The director of a senior retirement community in Boca Raton gets creative to keep residents busy, social and safe.
Running a large retirement community is tough enough, but layer in a global pandemic and Chris Newport has a big task on his hands.
As executive director of Boca Raton’s Sinai Residences in Boca Raton, a Life Plan Retirement Community, Newport has had to keep his senior residents safe.
Therefore he limited staff interactions, including frequent housekeeping checks.He didn’t lay off Sinai’s 300 full and part-time workers, however.
Instead, he had them perform other tasks at the resort-style complex. For instance, staff that typically interacted with residents went grocery shopping or made bank deposits for them instead. And valets idled by residents sheltering in place were charged with starting up their cars.
Newport didn’t need to worry just about keeping residents safe. He also has to keep them happy.
Per state restrictions, visitors have been forbidden to visit loved ones at the facility, which features independent living, assisted living, nursing and memory care. Sinai Residences was developed by Federation CCRC Development, a subsidiary of the Jewish Federation of South Palm Beach County.
Typically, Sinai is a lively place filled with residents who enjoy a range of sports, activities and social interaction. Newport said one fit resident in his 90s joked he is “not old enough” to live there.
But during the pandemic, residents had to be careful to self-isolate. To help residents navigate this unusual time, Newport and his team crafted a buddy system to keep residents engaged.
Several times a week, residents volunteer to call five to seven other residents to check on them.
The result? New friendships.
Newport said these new friends now are walking together outdoors, socially distanced. Some are finding surprising shared histories, including growing up in the same neighborhoods.
“This buddy system has been an automatic connection,” Newport said.
Newport and his staff also have devised other ways of keeping residents connected with each other. There are birthday parties over Zoom and exercise classes via the in-house television station. For Father’s Day, Sinai rolled out Beers & Cheers, where staff went room to room and gave dads a cold beer and a chocolate cigar.
Despite the uncertain path of the pandemic, Sinai is thinking ahead to another threat to residents: Power loss from hurricanes. Sinai just completed installation of a generator “farm,” six custom-made generators large enough to power the 600,000-square-foot campus. The project took 18 months to complete and cost $4.6 million.
Looking ahead, Sinai plans to build more units for residents. Some 111 additional independent units now are up for sale, and 71 already have sold to buyers ranging from locals to out of state. The starting price is $500,000. For that price, residents can age-in-place, receive services such as dining and nursing, and then transition to nursing care if needed.
The $160 million expansion also will include an expanded fitness and wellness center, two new dining venues, and a resort-style pool. Construction is set for completion in 2022.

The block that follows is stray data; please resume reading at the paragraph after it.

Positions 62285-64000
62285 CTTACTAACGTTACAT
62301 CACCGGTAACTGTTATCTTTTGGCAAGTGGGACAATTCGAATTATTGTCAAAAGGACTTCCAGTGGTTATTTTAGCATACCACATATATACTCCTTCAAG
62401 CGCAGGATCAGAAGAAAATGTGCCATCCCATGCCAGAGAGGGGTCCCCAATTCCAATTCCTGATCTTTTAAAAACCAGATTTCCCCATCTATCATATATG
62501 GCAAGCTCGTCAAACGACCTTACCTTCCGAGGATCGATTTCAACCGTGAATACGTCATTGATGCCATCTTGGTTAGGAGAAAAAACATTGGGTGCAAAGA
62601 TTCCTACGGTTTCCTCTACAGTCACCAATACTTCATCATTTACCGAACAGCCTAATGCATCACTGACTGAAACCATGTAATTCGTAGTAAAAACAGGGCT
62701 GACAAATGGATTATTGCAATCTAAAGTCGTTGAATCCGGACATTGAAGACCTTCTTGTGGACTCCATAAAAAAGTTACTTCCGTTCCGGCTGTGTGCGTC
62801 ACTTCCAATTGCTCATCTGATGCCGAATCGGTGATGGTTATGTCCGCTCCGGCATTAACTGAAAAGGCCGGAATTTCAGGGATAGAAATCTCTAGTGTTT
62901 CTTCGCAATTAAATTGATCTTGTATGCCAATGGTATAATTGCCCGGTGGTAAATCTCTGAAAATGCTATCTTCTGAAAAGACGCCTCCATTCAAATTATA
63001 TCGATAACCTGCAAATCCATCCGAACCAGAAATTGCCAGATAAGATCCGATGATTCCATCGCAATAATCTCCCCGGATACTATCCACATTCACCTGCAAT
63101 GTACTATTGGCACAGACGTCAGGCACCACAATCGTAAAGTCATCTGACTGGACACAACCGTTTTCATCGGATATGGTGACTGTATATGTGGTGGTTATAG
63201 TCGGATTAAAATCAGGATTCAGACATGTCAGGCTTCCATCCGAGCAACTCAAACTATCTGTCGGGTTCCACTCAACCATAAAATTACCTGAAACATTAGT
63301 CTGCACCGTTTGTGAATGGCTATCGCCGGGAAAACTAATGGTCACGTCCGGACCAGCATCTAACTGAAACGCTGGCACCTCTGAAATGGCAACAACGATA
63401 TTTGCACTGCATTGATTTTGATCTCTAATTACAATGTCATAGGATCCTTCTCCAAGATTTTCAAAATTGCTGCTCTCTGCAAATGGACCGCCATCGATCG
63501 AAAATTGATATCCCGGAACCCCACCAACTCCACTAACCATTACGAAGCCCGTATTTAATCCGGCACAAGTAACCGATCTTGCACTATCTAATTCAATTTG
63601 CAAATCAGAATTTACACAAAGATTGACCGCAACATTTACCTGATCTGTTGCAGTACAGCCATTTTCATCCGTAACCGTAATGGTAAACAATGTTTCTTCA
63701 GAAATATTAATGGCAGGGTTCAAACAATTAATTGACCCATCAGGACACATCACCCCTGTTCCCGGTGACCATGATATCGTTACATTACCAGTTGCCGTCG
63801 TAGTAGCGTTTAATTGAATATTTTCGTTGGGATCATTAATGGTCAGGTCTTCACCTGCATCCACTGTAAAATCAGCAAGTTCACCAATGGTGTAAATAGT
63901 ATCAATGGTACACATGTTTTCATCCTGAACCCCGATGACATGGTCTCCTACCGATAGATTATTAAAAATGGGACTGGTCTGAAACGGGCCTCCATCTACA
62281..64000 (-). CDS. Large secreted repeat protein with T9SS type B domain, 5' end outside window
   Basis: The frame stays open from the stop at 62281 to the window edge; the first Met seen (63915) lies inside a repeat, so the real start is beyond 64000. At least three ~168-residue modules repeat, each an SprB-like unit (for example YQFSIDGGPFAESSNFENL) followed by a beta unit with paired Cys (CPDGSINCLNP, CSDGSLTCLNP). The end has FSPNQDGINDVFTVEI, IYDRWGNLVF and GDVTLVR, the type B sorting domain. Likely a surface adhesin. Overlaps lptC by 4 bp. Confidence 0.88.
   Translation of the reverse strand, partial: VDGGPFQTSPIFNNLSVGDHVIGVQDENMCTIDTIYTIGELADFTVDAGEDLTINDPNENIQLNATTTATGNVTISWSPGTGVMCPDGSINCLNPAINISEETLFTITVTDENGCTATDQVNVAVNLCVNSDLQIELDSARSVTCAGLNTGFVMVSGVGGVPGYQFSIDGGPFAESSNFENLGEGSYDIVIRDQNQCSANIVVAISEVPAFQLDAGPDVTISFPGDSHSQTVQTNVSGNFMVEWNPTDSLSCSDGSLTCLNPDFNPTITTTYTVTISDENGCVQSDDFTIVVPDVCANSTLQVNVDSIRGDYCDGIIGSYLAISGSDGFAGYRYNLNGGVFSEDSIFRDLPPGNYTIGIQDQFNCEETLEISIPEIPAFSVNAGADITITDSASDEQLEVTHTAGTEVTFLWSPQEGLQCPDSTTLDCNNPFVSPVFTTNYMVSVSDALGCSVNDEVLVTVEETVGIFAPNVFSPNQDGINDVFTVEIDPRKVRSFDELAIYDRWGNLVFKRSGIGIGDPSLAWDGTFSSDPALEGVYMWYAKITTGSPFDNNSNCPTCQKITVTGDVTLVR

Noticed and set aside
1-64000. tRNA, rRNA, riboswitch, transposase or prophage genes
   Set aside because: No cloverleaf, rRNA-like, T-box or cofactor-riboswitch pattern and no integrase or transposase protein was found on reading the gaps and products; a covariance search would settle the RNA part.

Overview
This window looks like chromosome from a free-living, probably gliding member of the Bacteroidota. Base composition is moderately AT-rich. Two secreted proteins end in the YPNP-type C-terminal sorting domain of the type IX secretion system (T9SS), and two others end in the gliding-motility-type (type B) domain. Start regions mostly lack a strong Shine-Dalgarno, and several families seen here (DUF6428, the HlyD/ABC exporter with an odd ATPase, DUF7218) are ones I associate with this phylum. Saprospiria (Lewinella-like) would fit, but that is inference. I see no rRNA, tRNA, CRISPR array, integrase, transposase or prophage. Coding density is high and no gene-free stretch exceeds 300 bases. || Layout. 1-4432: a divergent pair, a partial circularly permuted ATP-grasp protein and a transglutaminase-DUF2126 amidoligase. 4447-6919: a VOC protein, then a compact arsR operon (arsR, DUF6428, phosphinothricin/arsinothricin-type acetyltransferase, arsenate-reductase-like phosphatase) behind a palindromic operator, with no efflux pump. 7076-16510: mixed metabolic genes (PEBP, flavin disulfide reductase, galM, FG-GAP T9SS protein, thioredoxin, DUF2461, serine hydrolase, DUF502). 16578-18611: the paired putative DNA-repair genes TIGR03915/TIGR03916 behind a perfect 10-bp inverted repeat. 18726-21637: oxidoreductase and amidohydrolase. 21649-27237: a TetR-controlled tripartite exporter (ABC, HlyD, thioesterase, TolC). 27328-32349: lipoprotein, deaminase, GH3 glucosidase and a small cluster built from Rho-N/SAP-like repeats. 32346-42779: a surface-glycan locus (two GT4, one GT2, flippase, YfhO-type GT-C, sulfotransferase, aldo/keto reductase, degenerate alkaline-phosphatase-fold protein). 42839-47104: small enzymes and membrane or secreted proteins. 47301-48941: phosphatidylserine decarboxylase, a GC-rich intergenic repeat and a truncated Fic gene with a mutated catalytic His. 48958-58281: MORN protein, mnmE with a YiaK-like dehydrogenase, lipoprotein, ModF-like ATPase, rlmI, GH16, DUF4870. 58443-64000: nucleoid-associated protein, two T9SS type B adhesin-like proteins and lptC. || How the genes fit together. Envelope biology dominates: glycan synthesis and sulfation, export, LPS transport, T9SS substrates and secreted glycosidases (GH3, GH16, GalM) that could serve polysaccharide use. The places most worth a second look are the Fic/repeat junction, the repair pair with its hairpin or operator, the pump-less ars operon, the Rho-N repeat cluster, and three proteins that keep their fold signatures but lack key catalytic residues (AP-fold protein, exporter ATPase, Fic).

Name: Chris Newport
Title: Executive Director, Toby & Leon Cooperman Sinai Residences of Boca Raton.
Hometown: Terre Haute, Indiana
Education: Undergrad, Indiana State University; Graduate, Indiana Wesleyan
Family: I am married to my wife, Whitney, and we have two children: Madison, 2.5 years old; and Carter, 6 months old.
About your company: Sinai Residences of Boca Raton is a luxury senior living retirement community managed by Life Care Services. Our community offers 234 independent living apartments, 48 assisted living apartments, with 60 Skilled Nursing (60 apartments) and Memory Care (24 apartments) areas as well. Our community is located on the Jewish Federation of South Palm Beach County Campus.
First paying job and what you learned from it: My first paying job was at 15 years old in the culinary department, waiting on tables in a Life Plan Senior Living Community, Westminster Village in Terre Haute.
First break in the business: Following college graduation, I was given an administrator-in-training opportunity with Life Care Services. I moved to Dallas, Oregon.
How your business has changed: Many new and changes to regulations. The competition in our industry has also increased dramatically, so we need to be the best in every way possible. Today’s environment has required us to have the ability to adapt to ever-changing regulatory requirements … and navigate through the current new normal of Zoom meetings and virtual marketing.
Best business book: “Good to Great” by Jim Collins.
Best piece of business advice you ever received: To inspect what you expect. Also, if you hire the right people, the business should run better when you (as the director/leader) aren’t there.
What you tell young people about your business: Respect is not given, but respect is earned and the senior living industry is truly, taking care of people who need/wish to be taken care of.
What do you see ahead for Palm Beach County? Continued development in both the senior living industry and supporting services, due to the ongoing census growth in this area.
Power lunch spot: Pho Boca
Where we’d find you when you’re not at the office? Walking around the community and talking with residents, families and staff.
Favorite smartphone app: Waze
What is the most important trait you look for when hiring? Sincerity of caring and a desire to help people.